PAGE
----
New Device Enables the Heart to Power Life-Saving Devices

Device converts the heart’s kinetic energy into electricity to charge batteries.

The heart is a unique organ that is at the very center of human life. It comes as no surprise, therefore, that various technological devices such as implantable pacemakers and defibrillators have been developed to mitigate heart attacks and promote proper heart functioning. Though, these devices come with one limitation: the batteries are not self-sustaining and need to be surgically removed and replaced every five to ten years. But with this new cardiac energy-harvesting device, this problem is set to become history.

The cardiac energy harvesting device. (Image courtesy of Dartmouth Engineering.)

The cardiac energy harvesting device. (Image courtesy of Dartmouth Engineering.)

The dime-sized device was made out of a thin piezoelectric film (PVDF) designed with porous structures via an array of miniature buckle beams. This unique design allows it to translate even very small mechanical motion into electricity. By attaching the lead wire to the wall of the heart, the device is able to translate the generated kinetic energy into electricity which can be used to charge the batteries of implantable devices such as pacemakers.

With this new technology, implantable life-saving devices can potentially function for the entire life span of the patient, without the need for surgery or battery replacement. And aside from the ability to generate electricity, this device is also believed to have a potential application as a sensor for real-time data collection in patients.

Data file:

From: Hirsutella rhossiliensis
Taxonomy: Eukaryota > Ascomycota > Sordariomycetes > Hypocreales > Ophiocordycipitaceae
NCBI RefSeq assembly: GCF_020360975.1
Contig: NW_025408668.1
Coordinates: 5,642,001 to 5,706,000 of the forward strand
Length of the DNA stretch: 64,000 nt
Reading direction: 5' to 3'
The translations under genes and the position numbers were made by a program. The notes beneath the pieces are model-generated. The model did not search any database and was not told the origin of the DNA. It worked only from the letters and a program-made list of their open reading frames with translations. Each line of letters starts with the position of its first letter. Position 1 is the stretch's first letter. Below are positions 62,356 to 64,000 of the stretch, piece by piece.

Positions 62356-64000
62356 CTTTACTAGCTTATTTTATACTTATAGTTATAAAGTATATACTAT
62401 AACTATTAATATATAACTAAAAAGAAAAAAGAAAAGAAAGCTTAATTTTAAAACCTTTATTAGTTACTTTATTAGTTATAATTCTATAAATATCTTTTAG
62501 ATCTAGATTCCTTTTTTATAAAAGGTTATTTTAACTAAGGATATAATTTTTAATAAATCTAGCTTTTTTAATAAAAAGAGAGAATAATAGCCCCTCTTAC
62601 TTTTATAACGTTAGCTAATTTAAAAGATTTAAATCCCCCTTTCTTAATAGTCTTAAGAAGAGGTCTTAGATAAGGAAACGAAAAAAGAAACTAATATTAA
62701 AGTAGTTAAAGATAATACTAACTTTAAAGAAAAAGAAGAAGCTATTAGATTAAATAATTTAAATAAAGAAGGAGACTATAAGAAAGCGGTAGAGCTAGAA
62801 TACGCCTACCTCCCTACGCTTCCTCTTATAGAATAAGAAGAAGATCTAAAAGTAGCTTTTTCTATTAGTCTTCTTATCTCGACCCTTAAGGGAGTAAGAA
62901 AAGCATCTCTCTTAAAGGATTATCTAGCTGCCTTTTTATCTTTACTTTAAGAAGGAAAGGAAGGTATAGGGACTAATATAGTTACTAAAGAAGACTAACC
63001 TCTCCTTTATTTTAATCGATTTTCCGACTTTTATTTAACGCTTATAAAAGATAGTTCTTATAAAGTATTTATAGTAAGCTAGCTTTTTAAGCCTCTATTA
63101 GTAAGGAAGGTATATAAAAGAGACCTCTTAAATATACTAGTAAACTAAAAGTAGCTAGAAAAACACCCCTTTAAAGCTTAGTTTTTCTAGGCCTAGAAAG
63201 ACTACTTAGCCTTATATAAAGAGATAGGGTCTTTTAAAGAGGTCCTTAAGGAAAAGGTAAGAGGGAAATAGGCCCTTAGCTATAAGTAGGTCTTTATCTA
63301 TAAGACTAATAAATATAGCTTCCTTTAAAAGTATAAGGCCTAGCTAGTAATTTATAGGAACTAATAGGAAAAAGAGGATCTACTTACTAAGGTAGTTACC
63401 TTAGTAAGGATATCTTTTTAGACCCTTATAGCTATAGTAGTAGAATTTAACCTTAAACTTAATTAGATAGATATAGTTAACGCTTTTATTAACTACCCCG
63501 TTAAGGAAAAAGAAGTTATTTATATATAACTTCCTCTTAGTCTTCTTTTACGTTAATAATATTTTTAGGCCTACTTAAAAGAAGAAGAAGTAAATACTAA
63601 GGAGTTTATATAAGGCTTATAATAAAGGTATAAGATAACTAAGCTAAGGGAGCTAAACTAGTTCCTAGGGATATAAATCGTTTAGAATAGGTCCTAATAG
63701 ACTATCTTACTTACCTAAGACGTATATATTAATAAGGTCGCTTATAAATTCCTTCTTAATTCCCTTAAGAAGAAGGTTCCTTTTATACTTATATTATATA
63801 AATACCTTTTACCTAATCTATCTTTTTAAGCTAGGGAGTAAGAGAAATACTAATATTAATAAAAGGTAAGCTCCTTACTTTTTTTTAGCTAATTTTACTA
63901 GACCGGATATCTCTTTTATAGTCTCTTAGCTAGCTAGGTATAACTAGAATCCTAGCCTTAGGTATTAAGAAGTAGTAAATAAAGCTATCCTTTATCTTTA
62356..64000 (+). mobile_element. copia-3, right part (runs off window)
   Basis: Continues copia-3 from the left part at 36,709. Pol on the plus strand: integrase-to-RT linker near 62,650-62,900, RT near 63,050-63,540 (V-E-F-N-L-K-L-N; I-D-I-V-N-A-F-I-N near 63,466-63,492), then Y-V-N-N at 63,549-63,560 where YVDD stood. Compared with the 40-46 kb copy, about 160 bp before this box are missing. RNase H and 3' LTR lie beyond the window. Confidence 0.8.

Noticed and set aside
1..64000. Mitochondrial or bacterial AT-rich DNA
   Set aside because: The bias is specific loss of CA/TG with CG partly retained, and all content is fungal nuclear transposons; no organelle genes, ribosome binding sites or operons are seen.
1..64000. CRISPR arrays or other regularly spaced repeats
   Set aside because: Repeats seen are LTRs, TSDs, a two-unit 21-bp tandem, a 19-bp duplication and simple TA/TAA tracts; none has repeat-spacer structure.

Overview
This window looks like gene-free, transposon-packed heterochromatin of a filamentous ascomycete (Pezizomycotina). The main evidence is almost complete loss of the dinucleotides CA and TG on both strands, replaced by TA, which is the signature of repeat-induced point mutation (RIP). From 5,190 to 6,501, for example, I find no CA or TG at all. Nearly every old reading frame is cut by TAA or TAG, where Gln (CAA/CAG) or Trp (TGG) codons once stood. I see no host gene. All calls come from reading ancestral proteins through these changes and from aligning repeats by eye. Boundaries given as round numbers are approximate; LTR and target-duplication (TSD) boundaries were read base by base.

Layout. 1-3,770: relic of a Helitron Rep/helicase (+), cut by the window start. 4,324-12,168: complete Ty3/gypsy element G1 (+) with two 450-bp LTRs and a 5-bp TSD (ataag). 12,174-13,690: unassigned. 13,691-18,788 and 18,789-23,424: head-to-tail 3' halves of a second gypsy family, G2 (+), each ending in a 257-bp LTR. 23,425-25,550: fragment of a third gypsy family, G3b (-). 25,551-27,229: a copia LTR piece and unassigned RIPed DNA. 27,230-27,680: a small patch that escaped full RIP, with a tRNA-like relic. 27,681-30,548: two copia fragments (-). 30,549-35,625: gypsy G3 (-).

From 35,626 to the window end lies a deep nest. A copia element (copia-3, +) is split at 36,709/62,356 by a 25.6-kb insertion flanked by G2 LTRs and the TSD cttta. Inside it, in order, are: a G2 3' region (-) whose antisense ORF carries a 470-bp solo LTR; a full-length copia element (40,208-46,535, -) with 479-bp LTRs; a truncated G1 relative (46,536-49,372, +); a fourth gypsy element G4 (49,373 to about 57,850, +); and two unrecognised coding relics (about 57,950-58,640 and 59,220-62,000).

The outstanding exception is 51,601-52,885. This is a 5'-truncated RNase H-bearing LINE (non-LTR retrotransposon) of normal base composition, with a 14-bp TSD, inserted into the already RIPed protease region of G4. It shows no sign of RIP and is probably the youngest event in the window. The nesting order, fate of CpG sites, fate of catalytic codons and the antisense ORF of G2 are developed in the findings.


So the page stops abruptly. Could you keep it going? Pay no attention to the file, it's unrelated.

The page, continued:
To fit into existing pacemaker configurations, the device was created to be lightweight, flexible, bio-compatible and low-profile. However, it is also scalable enough to adapt to any future multi-functional requirements.

This device was developed by researchers from the Thayer School of Engineering at Dartmouth as part of a study funded by the National Institutes of Health. The full findings of the three-year study were published in Advanced Materials Technologies. The first set of self-charging pacemakers is projected to be commercially available by 2024, after the current clinical trials conclude and the team obtains the necessary regulatory approvals.

For more interesting news about heart technology, check out Device Gives Rapid Heart Attack Results.